47th NAACP Image Awards - Red Carpet

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I love success stories, I root for the underdog, and I’m all about doing what it takes to get ahead.  

Most of my mentors have had humble beginnings and have worked hard to achieve great things. They were committed to uplifting and making a change for the better for the people and communities that have been left behind. I’ve tried hard to emulate these people and I’ve made it my life’s work to super-serve our community by tackling every issue, every policy, every news story, every triumph and every tragedy with seven words, “What does this mean for Black people?

When I look at the COVID-19 pandemic, and its disproportionate impact on Black people, here is what I know. 

This pandemic has highlighted that our community often gets the short end of the stick when it comes to our health. Black Americans are becoming infected with the coronavirus at a rate three times that of White Americans and are twice as likely to die from the virus. 

What’s driving these grim statistics? Well, it’s complicated – and a lot of it is rooted in systemic racism. Things like lack of access to health care, economic factors, and racial discrimination in clinical settings all play a role. Black Americans have more chronic conditions like hypertension, diabetes, cardiovascular disease than White Americans, increasing our likelihood of death from COVID-19. Black Americans are more likely to work in ‘essential’ roles, increasing our exposure to the virus. The list goes on.

The bottom line is that the health system doesn’t always work for us–and our community has felt the pain of this inequity well before the pandemic. Consider that the health impacts of racism date back to the 16th century – and the genetic makeup of Black people has been negatively affected by our traumatic beginnings in this country, starting with the horrific conditions experienced as Africicans were transported to slavery during the Trans-Atlantic Middle Passage.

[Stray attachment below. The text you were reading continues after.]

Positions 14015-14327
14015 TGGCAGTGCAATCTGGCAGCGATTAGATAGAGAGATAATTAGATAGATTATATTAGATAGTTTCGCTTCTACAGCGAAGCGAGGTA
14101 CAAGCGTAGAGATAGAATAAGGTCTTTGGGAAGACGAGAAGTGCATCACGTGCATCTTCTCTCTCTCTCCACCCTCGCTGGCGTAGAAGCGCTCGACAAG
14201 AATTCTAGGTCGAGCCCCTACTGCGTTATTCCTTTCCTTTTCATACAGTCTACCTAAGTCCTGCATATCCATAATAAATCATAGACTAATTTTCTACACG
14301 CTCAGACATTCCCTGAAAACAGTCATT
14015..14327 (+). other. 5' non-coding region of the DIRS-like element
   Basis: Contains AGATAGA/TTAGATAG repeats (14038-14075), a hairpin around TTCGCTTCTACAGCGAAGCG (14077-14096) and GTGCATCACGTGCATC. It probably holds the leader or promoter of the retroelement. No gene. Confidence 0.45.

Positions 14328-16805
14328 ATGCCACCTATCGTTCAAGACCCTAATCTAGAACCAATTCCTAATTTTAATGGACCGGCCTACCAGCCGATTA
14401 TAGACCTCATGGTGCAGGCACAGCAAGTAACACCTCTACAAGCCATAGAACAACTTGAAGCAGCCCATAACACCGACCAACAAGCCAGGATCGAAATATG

And when it comes to medical research, let’s face it, history has not been our side. I’m from Tuskegee, Alabama where a government experiment known as the Tuskegee study used poor black men to test ways to treat Syphilis from 1932 to 1972. 

We cannot change the past. But we can approach the present armed with knowledge, common sense, science and faith recognizing that we have to take action, now. We have enough stacked against us and if there is a way for us to actively have a stake in improving a dire situation, I say let’s take it.

One problem I know we can solve? Our representation in medical research. Black Americans and Latinos make up 30% of the U.S. population, but account for less than 10% of participants in genetic studies. For example, consider that for 24 of the 31 cancer drugs approved in the past three years, less than 5% of the research subjects were Black (Black Americans make up 13% of the U.S. population). Black Americans have been left out of medical research for a number of reasons. This lack of representation is a big problem, because researchers in the medical community don’t have the full picture of how prevention, treatments, and medications will work for us–and that impacts health outcomes for Black patients. 

That’s why the All of Us Research Program, from the National Institutes of Health (NIH), is so important. I am proud to partner with All of Us, a program that was designed specifically to close those racial gaps in medical research. All of Us is building a repository of health information that represents everyone. Participants join the program and contribute their health information in different forms, answering surveys, sharing their health records, or giving samples. Researchers can take that data and apply it to a multitude of different studies to learn more about how to deliver the best care and treatments that will work for all different types of people. The program–one of the most diverse health research programs ever–has more than 350,000 participants so far, more than 50% of whom are people of color. The goal is to reach one million or more participants, but we need your help to get there! 

If you’re unwilling to be defined by a painful past and present when it comes to Black health, join All of Us at JoinAllofUs.org/newsone

We Won’t Be Defined by a Painful Past and Present, Join Me as We Work Toward a Better Health Future   was originally published on newsone.com